Sep 25, '12 by MulticollinearityYou can go Norma Rae, or you can pay your bills. The honest truth is some of what we see and experience in our practice environments is suboptimal or below standards of practice. However, we have to adjust to reality, how things are, and the current job market. We have to pick our battles and choose the severe, big issues. I have a mortgage to pay, and fighting reality won't pay it. The OP might be having some reality shock. Or it could be a horrendous practice environment. We don't know. I will say this - it was a mistake to contact a union rep about the schedule.
Sep 25, '12 by JMBnurseQuote from bstullisCall it what you want (ACA or Obama Care), healthcare is in more turmoil than has been seen in 20+ years. With the Supreme Court upholding the "tax" argument, the government (I don't blame this only on Mr.Obama, but Congress as well) has taken steps that have made every health care facility and insurance company put it's spending practices under a microscope and encouraged shortcuts that strain everyone (short staffing that allows a company to show a profit this quarter only to hire many new staff the next bouncing off those "profits").
I have been a nurse for over 16 years and the issues you mention, such as short staffing d/t corporate greed have been going on since way before we ever knew who Obama was. The Affordable Healthcare Act was partially designed to remedy some of that. And in my opinion, none of these changes can be in any way blamed on the OP's unfortunate problems. The previous posters were correct, when you are in a new job during your probationary period, you cannot rock the boat or you will be an unemployed patient advocate.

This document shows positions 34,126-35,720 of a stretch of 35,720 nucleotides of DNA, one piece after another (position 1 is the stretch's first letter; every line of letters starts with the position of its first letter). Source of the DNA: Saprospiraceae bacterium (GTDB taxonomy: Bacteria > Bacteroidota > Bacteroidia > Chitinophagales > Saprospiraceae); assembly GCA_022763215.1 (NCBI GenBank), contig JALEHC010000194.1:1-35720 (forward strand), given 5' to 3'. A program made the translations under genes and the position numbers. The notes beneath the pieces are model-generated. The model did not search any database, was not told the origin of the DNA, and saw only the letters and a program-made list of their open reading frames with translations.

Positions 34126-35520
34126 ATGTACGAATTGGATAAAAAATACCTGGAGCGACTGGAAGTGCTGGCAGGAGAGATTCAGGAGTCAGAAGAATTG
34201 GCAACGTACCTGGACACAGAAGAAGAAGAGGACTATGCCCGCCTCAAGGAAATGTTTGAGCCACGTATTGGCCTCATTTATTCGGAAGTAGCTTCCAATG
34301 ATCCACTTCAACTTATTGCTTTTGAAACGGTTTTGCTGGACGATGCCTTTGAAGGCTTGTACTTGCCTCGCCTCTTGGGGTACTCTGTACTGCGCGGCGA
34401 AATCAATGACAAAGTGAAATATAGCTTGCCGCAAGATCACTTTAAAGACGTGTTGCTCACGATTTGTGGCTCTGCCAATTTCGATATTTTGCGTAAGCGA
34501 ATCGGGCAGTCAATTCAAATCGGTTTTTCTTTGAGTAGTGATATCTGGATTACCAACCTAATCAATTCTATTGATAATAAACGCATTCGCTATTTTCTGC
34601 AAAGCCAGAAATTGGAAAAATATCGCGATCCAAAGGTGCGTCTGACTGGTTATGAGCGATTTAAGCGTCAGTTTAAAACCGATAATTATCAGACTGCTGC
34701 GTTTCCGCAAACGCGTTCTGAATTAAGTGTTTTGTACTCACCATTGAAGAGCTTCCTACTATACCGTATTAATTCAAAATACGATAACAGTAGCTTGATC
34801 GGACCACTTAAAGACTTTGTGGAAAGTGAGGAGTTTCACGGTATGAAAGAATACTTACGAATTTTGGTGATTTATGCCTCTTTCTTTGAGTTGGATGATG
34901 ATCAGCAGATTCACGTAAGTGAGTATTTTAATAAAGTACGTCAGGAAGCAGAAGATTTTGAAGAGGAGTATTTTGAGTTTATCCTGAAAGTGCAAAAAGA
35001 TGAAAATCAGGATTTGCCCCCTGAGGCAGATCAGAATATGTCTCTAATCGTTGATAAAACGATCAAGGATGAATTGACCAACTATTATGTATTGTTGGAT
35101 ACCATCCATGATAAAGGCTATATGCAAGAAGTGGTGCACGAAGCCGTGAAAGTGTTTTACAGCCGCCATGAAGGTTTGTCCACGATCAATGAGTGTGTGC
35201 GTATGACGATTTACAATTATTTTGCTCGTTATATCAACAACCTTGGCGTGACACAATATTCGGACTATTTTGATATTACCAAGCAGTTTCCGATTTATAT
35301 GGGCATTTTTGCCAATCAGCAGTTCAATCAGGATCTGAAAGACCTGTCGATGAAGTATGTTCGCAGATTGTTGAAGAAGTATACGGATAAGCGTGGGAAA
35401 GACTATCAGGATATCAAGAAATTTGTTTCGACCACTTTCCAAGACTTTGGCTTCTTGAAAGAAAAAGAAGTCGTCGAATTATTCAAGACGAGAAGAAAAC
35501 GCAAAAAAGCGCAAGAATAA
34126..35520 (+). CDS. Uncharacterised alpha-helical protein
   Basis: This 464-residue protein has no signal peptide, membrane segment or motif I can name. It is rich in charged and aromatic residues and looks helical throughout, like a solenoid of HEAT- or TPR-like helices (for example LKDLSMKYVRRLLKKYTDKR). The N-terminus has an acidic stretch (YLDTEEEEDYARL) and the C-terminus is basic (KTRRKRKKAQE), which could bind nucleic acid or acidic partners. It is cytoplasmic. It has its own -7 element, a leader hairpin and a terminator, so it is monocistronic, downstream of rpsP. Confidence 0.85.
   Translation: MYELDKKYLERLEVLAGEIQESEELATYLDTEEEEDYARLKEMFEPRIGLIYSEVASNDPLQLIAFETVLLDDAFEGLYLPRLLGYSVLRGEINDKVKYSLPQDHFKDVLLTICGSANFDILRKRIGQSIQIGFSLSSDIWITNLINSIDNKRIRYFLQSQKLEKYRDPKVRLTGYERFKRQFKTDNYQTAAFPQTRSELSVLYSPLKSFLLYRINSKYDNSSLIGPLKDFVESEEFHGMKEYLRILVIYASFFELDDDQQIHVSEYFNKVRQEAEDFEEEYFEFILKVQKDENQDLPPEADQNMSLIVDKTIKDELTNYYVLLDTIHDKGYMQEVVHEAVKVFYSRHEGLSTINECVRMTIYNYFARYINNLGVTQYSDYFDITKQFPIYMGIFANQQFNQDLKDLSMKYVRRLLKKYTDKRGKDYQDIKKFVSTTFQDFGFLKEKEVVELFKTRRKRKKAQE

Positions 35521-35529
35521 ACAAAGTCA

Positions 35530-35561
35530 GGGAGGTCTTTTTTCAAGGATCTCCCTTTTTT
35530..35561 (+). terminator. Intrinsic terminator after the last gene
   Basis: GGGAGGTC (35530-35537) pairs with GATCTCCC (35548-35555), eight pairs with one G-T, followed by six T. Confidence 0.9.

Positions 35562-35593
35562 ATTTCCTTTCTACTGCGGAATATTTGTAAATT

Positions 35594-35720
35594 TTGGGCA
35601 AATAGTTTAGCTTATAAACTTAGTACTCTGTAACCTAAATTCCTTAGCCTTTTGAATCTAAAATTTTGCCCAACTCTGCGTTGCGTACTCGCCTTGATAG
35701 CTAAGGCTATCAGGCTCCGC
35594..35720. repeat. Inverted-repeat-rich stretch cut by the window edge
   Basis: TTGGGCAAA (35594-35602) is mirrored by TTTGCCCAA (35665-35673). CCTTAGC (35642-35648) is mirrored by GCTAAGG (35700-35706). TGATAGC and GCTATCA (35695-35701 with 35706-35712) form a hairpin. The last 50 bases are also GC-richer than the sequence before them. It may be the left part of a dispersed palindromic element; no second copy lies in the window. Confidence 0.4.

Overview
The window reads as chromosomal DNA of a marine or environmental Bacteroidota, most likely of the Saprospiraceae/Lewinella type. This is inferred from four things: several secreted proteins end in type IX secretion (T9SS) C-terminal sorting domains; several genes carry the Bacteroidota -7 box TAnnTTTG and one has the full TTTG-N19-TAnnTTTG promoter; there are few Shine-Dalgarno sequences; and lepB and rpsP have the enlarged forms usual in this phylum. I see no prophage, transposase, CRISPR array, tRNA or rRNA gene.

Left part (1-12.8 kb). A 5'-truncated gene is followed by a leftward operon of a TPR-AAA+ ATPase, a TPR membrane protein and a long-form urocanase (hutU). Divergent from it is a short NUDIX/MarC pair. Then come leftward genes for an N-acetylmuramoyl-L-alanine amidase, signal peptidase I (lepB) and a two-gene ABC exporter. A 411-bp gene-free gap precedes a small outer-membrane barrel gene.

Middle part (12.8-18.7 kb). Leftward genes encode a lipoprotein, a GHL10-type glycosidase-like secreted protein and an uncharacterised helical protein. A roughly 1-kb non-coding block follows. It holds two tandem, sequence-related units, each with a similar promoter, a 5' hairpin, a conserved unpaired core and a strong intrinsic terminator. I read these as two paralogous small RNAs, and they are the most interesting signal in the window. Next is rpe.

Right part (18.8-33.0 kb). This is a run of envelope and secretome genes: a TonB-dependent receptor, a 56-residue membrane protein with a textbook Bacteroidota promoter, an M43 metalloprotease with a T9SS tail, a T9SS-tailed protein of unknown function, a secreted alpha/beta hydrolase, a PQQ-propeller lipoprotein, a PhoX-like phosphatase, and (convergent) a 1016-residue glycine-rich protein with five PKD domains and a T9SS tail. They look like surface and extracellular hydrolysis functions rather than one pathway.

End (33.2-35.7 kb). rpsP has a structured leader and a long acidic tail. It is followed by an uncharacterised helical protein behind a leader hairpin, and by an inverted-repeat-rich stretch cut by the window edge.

Sep 25, '12 by Blackcat99Yes, in today's world, I have seen great nurses getting fired because they wanted to do "The right thing." I think it is very honorable to do "The right thing." However, doing the right thing doesn't pay the bills. I am on orientation right now at a new job and I am keeping my mouth shut. I am being oriented right now by someone who doesn't know how to do things correctly. Now what would happen if I were to do "the right thing" and confront her with all the mistakes she is showing me to do? She would probably become angry and offended and report me to the supervisor and I would be kicked out and fired. No, I am keeping my mouth shut. I need my paycheck.
Sep 25, '12 by BuckyBadgerRN, RNI don't like when people point at one person and blame them for their lot in life. High gas prices? President's fault, he could lower them in a heartbeat but doesn't want to. I have to pay taxes on the income I earned? What a crock, the President needs to lower my taxes! Lost my job in healthcare? It's all that damned Obamacare! Puh-leaze
Quote from hkrntobeOut of everything, that's what you got out of that?